Rogue elements undermining equality before the law

April 29th, 2021

By Kgomotso Ramotsho

In his Human Rights Day speech on 21 March 2021, Minister of Justice and Correctional Services, Ronald Lamola, said there are still a few rogue elements undermining the struggles of the late stalwart, Charlotte Maxeke, and her heroic generation in the South African democracy. Adding that this year’s human rights month is celebrated under the theme ‘The Year of Charlotte Maxeke: Promoting Human Rights in the age of COVID-19’.

Mr Lamola said that today’s society is socially different to the one in which Ms Maxeke lived in. ‘I say socially different but not structural different’, Mr Lamola added. He pointed out that the edifice of Apartheid still remains heavily entrenched in South Africans’ everyday experiences. Either through colonial names in communities or by the behaviour of citizens. He added that despite the 27th anniversary of democracy in South Africa (SA) racism still breathes and lives among South Africans.

Mr Lamola said that there are a few rouge elements undermining the struggle of Ms Maxeke and her generation, and one of the basic principles in a democracy, namely equality before the law. He added that this rouge element goes as far as casting aspersions on the judiciary and endeavour to undermine decisions of the court to circumvent the rule of law. ‘The generation of Mme Maxeke fought hard for the rights of all South Africans to be equal before the law and we should never allow their struggles to be in vain’.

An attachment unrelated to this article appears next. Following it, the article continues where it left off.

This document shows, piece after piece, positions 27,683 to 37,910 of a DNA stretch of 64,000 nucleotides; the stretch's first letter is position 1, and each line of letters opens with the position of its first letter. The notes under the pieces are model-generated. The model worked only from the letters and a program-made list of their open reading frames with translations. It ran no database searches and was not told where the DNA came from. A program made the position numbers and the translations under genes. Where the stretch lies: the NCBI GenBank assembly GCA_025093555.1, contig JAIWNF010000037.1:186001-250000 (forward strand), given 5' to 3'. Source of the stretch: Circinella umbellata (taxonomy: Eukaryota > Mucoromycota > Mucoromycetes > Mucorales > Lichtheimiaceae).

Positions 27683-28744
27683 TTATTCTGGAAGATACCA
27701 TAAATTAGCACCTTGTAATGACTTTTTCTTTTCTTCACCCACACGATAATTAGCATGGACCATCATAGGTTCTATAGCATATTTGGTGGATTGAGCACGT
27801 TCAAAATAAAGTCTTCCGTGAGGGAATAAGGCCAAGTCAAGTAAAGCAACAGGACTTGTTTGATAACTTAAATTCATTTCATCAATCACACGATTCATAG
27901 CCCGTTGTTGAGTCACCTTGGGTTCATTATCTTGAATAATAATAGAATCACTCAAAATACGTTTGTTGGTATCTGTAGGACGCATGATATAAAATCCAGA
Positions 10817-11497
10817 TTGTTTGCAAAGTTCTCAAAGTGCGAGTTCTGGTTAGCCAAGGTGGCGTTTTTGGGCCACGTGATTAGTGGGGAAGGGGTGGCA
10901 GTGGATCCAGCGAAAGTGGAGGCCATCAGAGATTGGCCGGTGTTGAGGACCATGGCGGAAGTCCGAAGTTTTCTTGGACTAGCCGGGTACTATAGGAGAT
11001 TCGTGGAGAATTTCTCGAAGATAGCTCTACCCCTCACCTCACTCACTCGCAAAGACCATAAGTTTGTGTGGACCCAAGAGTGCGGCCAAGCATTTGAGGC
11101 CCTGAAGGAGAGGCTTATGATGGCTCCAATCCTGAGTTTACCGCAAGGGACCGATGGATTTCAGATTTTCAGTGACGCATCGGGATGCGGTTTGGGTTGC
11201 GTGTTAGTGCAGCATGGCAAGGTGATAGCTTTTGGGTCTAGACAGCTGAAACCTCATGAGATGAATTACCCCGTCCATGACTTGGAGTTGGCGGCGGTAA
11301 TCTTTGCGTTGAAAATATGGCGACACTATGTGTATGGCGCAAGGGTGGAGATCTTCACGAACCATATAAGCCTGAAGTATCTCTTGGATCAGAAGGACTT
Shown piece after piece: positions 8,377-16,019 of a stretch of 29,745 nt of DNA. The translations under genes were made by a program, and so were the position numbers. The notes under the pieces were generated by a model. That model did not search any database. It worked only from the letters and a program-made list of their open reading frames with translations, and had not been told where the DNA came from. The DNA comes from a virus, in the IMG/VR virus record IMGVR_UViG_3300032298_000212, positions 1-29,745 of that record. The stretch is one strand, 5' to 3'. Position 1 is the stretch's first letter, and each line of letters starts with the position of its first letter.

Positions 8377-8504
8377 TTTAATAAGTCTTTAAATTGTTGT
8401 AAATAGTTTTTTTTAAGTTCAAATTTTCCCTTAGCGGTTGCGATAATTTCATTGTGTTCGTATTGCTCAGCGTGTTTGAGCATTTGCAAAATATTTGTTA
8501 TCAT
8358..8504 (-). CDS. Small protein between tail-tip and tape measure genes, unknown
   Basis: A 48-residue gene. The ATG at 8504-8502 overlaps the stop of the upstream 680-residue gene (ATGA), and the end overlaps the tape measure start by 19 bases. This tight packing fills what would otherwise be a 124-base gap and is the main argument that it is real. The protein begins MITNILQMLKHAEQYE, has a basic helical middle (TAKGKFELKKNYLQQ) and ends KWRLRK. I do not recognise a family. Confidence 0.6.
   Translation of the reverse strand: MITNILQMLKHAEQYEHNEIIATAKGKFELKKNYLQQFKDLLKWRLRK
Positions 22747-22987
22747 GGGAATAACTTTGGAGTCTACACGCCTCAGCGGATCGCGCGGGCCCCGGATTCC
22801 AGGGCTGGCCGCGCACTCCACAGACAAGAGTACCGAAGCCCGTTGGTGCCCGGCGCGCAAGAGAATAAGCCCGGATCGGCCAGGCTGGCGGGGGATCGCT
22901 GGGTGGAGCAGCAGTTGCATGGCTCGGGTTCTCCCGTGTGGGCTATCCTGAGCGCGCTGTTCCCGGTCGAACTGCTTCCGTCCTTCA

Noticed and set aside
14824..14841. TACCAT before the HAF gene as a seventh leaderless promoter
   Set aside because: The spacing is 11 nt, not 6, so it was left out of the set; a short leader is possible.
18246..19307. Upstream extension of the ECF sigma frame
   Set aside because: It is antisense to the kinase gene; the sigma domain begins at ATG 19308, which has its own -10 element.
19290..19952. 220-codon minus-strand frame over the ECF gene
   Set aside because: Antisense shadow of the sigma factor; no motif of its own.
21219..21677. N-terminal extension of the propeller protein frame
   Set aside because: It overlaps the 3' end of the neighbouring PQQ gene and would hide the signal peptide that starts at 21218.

Mr Lamola pointed out that the impact of COVID-19 on human rights takes place in the 25th anniversary of SA’s Constitution – a landmark timeline of an important document that has inspired and transformed the lives of millions of South African citizens. He added that over the past 27 years, much progress has been achieved, resulting in several progressive improvements in people’s lives. He said that the Constitution is a document that really values human dignity, equality, non-racism, non-sexism and that it has established a fertile ground for entrenching a human rights-based society in communities.

Mr Lamola added that, the perceived decline in the reportage of gender-based violence in South African communities has in reality brought spot on, the nature of gender-based violence. He said that statistics point to the fact that more often than not, the perpetrators of gender-based violence are individuals who are known to victims and survivors. ‘As we celebrate Human Rights Day in 2021 let every citizen be concerned about entrenching human rights in the country through a gendered lens. Let each of us say, as long as there are still those whose rights are violated and undermined, the struggle continues’, Mr Lamola said.

Kgomotso Ramotsho Cert Journ (Boston) Cert Photography (Vega) is the news reporter at De Rebus.

De Rebus